"Romanticism" in Crisis
My position is very similar to Chuck Rzepka's. Like him, I am concerned about the lack of attention to aesthetic merit in much current discourse about Romantic poets and canons. This is not to say that either of us is calling for a neo-aestheticist movement, or a return to New Criticism and the notion that texts should be analyzed apart from their contexts. I myself love historical study; I am also very interested in gender issues and have taught many courses on women writers. I do believe, however, that historical and gender considerations should accompany and inform, but not completely supplant aesthetic evaluation, as I fear they are doing in some recent criticism. Ultimately, I contend, the central criterion that should be used in determining which works are canonized, which works are taught to students without much background in the field, and which works we should base our characterizations of the period on, should be the most distinctive literary achievements.
Now, I realize that judging literary achievement is not a cut and dried issue and that such judgements are influenced by all manner of cultural factors. This qualification, however, does not cancel out all possibility of assessing literary value. As professors we routinely evaluate student writing and one another's books and articles. It should also be within the range of our professional expertise and duties to distinguish major from minor writers and to be able to articulate our reasons for doing so.
My own criteria go something like this: a great work of literature is one that has intense appeal for a critical mass of people from different time periods and cultures. People will report that the work in some sense changed their lives; the experience of reading it is powerful and akin to falling in love. If it is poetry, certain passages will stand out and run in one's head; the language itself will be apt and memorable. Further, the more one studies the work, the more richness one finds. Every element of the work will have a function that contributes to the total effect; every feature of the writer's art will be employed to good purpose. The image patterns, the sounds and rhythms, the word choice and order, the title, the structure, the verse form--all will yield significance upon analysis. Such works are virtually inexhaustible; they can be interpreted coherently from a multitude of different approaches. Such works also are to me among the most impressive human achievements, and I think they ought to be respected and preserved.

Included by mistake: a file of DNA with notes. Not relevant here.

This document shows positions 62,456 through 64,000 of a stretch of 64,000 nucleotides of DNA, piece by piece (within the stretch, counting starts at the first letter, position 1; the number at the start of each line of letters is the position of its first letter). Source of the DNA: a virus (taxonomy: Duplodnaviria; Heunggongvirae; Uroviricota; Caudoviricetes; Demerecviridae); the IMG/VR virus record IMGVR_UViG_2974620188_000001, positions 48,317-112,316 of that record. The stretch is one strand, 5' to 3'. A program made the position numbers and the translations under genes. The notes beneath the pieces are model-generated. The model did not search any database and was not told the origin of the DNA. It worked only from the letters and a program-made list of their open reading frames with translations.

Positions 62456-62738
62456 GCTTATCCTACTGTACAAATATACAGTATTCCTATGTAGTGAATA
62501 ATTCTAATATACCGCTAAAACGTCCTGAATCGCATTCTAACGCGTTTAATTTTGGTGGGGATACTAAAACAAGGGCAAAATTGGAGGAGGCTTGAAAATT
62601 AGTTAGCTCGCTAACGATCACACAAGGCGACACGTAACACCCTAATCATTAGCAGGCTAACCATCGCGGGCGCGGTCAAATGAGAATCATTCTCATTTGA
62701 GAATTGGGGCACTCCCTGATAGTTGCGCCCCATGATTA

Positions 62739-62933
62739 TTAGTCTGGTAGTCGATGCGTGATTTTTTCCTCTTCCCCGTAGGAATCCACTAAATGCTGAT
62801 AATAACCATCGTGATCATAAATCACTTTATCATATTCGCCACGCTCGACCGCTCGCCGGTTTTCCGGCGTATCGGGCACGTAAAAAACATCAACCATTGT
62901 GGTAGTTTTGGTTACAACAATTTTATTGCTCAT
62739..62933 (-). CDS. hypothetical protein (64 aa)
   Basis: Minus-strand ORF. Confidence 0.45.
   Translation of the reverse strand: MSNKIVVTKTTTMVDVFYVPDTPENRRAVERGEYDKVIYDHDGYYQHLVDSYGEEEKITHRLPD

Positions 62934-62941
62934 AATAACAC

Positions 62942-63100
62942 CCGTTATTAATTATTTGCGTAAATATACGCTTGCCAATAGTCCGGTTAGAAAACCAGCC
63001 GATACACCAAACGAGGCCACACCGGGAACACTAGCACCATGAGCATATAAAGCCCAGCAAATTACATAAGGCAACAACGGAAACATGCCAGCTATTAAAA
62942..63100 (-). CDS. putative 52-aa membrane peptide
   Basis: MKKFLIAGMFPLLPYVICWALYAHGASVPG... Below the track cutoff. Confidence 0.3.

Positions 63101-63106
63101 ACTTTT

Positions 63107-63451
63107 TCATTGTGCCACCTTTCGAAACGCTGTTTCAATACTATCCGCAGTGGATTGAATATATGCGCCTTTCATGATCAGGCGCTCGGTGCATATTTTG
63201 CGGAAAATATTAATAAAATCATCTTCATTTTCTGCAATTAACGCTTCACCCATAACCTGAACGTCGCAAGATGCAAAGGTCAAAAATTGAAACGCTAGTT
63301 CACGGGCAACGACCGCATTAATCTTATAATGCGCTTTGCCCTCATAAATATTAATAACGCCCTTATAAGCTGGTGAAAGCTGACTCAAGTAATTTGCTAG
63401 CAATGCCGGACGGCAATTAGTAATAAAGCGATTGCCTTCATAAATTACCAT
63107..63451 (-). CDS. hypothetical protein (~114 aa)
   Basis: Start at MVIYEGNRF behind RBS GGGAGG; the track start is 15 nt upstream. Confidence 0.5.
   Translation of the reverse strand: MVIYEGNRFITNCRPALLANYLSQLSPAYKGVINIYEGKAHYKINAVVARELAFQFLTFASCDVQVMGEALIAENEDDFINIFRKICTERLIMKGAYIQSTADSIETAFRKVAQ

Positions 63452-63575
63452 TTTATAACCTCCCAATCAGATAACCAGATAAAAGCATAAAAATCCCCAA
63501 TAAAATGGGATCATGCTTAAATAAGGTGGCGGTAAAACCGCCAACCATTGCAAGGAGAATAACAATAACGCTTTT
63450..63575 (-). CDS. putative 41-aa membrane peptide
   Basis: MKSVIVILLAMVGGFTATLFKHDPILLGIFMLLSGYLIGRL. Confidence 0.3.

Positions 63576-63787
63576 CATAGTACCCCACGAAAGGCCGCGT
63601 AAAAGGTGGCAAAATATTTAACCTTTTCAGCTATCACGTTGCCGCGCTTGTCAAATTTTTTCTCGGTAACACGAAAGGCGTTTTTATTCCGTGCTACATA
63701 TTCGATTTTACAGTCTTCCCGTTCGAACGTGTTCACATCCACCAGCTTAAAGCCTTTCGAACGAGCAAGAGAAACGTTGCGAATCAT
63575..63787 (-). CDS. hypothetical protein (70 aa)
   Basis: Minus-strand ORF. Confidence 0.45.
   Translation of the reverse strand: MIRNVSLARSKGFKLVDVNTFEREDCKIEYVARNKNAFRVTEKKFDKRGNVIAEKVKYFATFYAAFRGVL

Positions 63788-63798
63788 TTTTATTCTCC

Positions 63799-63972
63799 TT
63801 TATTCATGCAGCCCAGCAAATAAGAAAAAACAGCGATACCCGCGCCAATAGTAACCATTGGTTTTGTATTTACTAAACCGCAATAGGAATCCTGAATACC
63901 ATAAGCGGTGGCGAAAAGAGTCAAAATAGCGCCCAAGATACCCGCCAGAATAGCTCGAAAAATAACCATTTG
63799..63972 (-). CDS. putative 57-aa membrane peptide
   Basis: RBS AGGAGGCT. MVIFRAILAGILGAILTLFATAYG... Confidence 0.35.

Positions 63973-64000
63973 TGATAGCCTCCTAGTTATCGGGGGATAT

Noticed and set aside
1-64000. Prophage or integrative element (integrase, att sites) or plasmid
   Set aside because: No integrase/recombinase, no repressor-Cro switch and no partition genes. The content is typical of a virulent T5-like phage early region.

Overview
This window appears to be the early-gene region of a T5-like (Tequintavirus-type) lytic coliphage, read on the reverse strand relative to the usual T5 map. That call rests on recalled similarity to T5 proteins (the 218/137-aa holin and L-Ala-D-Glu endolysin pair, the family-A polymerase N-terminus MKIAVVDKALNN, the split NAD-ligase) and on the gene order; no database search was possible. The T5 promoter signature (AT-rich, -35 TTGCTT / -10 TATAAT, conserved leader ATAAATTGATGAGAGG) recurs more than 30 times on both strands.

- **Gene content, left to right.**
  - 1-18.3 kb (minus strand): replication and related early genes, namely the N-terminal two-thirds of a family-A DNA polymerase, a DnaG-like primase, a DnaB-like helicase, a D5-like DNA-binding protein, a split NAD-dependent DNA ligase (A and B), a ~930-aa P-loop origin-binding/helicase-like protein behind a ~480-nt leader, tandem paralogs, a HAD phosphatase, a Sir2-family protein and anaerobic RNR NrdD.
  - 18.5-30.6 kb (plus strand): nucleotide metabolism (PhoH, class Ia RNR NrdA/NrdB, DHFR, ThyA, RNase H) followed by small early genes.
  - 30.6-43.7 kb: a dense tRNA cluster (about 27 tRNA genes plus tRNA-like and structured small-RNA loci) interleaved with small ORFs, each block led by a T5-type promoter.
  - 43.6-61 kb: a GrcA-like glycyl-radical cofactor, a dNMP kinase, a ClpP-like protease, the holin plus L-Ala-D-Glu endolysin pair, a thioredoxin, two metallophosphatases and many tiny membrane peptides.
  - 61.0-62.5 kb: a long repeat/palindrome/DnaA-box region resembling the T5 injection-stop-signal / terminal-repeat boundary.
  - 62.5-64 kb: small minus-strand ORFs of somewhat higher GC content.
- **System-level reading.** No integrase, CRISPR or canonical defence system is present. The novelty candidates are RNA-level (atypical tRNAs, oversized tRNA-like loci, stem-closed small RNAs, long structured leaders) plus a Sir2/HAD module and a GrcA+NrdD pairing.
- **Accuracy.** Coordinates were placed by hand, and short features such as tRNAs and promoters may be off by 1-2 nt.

The "big six" male Romantic poets all wrote at least some works that fit these criteria. In fact, one of the chief reasons why the Romantic period has been studied and taught as a separate area despite its short time span is that so many important poets flourished within those years. This does not mean that other writers from the period should not also be studied. There are many perfectly legitimate reasons for studying writers who are not of the highest order of genius. If the claim is made that a writer deserves the same status and recognition as the major male Romantic poets, however, that claim should be supported by evidence of comparable craftsmanship and textual richness in the writer's work. Being female or being neglected should not by themselves qualify a writer for canonical status.
The major challenge to the traditional canon has come from critics who wish to resurrect women writers active during the period and introduce female voices into the canon. This is a worthy enterprise with which I am very much in sympathy. Certainly I believe that the neglected women Romantic poets ought to be resurrected and given a fresh reading, informed by all we have learned from feminist criticism. The major goal of such a quest, however, is to discover unjustly neglected writers. Surely some writers, men as well as women, have been justly neglected. To me, it is not good feminism to treat all women writers as a monolithic group, and not to distinguish between the women who did write truly distinguished works and those who have more in common--both in style and level of achievement--with the minor, neglected male writers of the early nineteenth century than with the big six male poets.
Our period is graced with one distinguished woman writer, in fact the first truly major woman writer in English literary history: Jane Austen. Austen's works fulfill all the criteria for literary distinction that apply to the works of male writers, and she unquestionably deserves to be studied and taught alongside the big six poets as an integral, defining figure of the Romantic period. Mary Shelley's Frankenstein is also a compelling work that lends itself to a multitude of different interpretations; I believe Frankenstein should be part of the central canon of Romantic literature, as indeed it is considered to be by most people. Some may object, however, that Austen and Shelley are novelists and not poets like the men, but my answer is, so what? Why do all the major figures we study have to write in the same genre? Moreover, women were able to achieve distinction as novelists before they were able to do so as poets. There are good reasons for that fact: poetry was considered the more elite genre, and women were inhibited both by forces from without and insecurities from within from feeling as comfortable writing poetry as novels in the eighteenth and early nineteenth centuries.
In summary, I am not calling for an end to the study of other women writers of the period besides Austen and Shelley or of other male writers besides the big six. I do believe, however, that literary quality matters, and that we should distinguish in our anthologies, our teaching, and our professional writing and discourse between major and minor figures.